Located in the southwestern town of San Germán, Porta Coeli Museum is a tiny, dazzling gem of great architectural and historical value. Walk up its ancient staircase and look down on the plaza surrounded by centuries-old homes and you will catch a glimpse of Puerto Rico as it was in its earliest days.
Porta Coeli (“The Gate to Heaven”) was built in 1606, and is believed to be among the oldest churches on U.S. territory. It contains many of its original furnishings as well as a collection of religious art that includes colonial paintings and wooden statues dating back to the 18th and 19th centuries. Among its treasures is an altarpiece by José Campeche, the first—and by many considered to be the greatest—artist born in Puerto Rico.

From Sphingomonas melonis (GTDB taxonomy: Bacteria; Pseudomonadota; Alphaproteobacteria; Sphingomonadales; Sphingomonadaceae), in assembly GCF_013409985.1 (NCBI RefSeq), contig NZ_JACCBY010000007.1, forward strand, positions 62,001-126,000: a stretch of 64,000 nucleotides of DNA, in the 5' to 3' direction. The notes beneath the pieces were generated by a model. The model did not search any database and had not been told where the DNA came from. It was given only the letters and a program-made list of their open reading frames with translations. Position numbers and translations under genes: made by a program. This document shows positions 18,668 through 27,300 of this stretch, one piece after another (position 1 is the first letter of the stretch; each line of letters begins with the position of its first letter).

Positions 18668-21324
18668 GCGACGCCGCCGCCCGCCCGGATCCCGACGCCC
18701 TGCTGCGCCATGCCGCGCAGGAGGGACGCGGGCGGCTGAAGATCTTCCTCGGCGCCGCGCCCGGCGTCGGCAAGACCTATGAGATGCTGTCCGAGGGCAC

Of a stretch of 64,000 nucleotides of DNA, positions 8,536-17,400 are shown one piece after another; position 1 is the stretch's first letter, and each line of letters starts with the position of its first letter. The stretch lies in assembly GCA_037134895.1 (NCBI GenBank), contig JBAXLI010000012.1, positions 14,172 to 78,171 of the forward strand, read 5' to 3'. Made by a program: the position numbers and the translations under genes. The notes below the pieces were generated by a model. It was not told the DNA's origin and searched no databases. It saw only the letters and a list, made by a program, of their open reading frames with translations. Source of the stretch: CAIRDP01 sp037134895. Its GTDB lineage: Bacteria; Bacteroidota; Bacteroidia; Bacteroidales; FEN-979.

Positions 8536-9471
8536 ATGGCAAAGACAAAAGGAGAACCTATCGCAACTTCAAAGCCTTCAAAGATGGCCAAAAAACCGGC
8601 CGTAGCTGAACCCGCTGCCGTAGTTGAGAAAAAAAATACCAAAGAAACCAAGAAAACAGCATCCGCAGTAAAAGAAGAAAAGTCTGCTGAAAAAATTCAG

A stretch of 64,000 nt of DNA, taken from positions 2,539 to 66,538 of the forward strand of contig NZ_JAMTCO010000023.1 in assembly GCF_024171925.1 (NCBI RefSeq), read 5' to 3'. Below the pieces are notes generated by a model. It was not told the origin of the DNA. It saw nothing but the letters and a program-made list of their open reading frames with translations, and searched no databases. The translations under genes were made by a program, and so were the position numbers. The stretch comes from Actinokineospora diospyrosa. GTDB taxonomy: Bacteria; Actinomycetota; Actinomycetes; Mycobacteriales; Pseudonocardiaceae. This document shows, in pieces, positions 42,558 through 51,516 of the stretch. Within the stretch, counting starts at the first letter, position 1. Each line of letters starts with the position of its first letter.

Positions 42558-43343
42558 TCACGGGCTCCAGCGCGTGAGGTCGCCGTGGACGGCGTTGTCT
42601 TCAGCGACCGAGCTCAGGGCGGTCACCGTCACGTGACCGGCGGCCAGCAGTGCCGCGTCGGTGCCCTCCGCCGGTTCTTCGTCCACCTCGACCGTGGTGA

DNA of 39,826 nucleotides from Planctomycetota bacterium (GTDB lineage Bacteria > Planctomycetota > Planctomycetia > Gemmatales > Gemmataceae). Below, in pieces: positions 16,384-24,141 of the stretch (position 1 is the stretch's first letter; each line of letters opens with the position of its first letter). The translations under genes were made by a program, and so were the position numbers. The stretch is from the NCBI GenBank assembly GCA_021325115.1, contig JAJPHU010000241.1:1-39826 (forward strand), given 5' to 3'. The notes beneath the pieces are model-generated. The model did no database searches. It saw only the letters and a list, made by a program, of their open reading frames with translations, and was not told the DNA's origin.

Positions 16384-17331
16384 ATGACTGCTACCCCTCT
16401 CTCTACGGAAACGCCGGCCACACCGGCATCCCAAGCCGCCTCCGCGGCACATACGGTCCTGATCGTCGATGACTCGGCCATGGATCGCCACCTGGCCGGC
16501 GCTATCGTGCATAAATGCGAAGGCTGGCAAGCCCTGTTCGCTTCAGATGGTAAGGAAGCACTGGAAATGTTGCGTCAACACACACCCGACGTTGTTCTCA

San Germán, founded in 1573, is one of the oldest towns on the island and is one of only two that are listed in the National Register of Historic Places. Its isolation has helped preserve its unique character, readily evident on its plazas and quaint streets.
Today it is a university town, with Puerto Rico’s Inter American University located on a beautiful campus. You’ll want to see the many well-preserved historic homes near Porta Coeli, the coffee plantation, and the impressive San Germán de Auxerre Church.
Porta Coeli Museum is open Wednesday through Sunday from 9:00 AM to 4:15 PM.
How to Get There
Take road 2 from Mayaguez or from San Juan. From Road 2 exit on Road 122. The church is located in the center of the town.